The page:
Yellowstone National Park responsible for a megaton of carbon emissions each year, according to study

Aerial view of Silex Spring at Yellowstone National Park, USA
The new study reveals the extent and source of the emissions generated by the world's first National Park (Image credit: Getty)

Since its inception in 1872, Yellowstone National Park has protected 2.2 million acres of cherished American land for future generations, but in doing so, it's contributing a megaton of carbon emissions every year.

A new study, published on Wednesday in PLOS, comes hot on the heels of a report on the most polluted National Parks in the country. It uses a case study approach to estimate the effects of Yellowstone's tourism – usually averaging around four million visitors a year – on the environment. Their calculations show that park tourism is responsible for 1.3 billion kg of carbon emissions each year, breaking down to 479 kg per visitor, about the weight of a male adult grizzly bear.

Approximately 90 percent of the emissions are generated by transit to and from the park; there is no public transport to Yellowstone, which means visitors must either drive or fly to an airport like Bozeman or West Yellowstone then drive. 

"We know that roughly 35% of visitors flew to Yellowstone NP or the surrounding area, while 65% of visitors arrived in automobiles and did not fly," write the authors.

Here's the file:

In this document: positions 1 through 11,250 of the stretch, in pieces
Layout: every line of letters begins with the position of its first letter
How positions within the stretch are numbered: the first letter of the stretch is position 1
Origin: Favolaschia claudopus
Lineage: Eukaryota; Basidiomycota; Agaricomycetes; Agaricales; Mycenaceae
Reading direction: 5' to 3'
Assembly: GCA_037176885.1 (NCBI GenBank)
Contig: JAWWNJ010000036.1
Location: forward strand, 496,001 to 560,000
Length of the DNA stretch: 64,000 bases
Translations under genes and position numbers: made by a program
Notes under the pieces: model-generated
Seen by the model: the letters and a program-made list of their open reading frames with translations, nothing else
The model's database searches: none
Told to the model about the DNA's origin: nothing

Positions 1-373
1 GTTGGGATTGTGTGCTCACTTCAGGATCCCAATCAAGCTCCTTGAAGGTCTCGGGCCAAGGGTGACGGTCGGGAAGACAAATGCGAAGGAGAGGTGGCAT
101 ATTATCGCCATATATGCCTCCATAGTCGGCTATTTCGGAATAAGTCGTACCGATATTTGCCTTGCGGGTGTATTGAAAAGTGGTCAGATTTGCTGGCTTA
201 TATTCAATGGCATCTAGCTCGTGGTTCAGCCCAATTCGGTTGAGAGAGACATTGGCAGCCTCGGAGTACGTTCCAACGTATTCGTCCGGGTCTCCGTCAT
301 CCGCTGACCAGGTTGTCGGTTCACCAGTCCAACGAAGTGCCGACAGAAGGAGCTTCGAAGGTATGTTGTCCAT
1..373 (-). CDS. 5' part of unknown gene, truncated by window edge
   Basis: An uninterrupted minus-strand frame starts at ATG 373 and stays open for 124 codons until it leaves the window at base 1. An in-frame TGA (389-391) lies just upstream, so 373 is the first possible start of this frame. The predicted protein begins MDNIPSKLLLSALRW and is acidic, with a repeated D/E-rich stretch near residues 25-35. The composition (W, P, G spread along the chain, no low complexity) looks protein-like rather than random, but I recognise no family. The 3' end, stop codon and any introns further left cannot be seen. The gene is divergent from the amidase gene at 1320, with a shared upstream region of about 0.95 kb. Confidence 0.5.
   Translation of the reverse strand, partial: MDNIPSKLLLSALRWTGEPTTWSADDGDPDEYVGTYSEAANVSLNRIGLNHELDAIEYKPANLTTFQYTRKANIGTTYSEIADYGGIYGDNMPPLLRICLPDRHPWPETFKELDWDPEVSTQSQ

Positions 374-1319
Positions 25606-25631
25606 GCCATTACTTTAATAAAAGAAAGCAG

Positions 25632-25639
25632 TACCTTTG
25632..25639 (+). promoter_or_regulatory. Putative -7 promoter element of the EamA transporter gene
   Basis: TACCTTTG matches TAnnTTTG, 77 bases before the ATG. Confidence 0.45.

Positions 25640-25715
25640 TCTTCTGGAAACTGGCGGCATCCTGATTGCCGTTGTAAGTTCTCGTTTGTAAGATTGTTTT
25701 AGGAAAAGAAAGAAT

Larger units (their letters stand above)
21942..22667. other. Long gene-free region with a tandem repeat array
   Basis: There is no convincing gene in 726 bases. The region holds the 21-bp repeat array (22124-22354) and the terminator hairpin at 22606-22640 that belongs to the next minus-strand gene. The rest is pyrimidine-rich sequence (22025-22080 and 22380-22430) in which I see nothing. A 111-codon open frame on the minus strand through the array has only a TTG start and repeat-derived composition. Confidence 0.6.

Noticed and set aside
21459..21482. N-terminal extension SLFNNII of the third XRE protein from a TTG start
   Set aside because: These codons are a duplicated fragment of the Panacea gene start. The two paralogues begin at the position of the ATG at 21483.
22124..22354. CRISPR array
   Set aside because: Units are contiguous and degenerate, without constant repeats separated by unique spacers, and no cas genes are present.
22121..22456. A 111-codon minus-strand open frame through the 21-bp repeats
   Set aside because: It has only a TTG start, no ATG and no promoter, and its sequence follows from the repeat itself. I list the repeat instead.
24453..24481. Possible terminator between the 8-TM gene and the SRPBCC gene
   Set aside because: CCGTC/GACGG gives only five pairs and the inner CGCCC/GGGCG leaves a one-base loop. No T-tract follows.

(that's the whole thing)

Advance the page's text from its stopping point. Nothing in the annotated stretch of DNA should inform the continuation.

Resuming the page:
The remaining 10 percent comes from transit within the park, lodging and park operations. 

While Yellowstone didn't appear in the top 10 list of parks with the worst air quality, it's clear there's an increasing call for all parks to clean up their act. The authors of the study use their findings to suggest some solutions, such as increasing marketing to encourage alternate travel methods such as carpooling and using park buses as well as increasing reliance on renewables and fuel efficiency. They also admit that some of these solutions lie outside the control of park officials.

"Although tourism produces substantial CO2 emissions, the scenarios we examine here show that it is possible to reduce emissions while maintaining current levels of access and visitation."

A geyser in Yellowstone National Par

Approximately 90 percent of the emissions are generated by transit to and from the park (Image credit: Getty)

Eco hiking: how to tread lightly on the trails

While the NPS come up with some solutions to lower their impact, there are steps you can take when hiking on any trail to help take better care of the planet. Take good care of your gear to reduce your consumption, shop eco-friendly brands to begin with, cut down on driving to the trailhead and flying for active vacations, and choose less popular trails for starters. Learn more in our article on eco-friendly hiking.

Julia Clarke

Julia Clarke is a staff writer for and the author of the book Restorative Yoga for Beginners. She loves to explore mountains on foot, bike, skis and belay and then recover on the the yoga mat. Julia graduated with a degree in journalism in 2004 and spent eight years working as a radio presenter in Kansas City, Vermont, Boston and New York City before discovering the joys of the Rocky Mountains. She then detoured west to Colorado and enjoyed 11 years teaching yoga in Vail before returning to her hometown of Glasgow, Scotland in 2020 to focus on family and writing.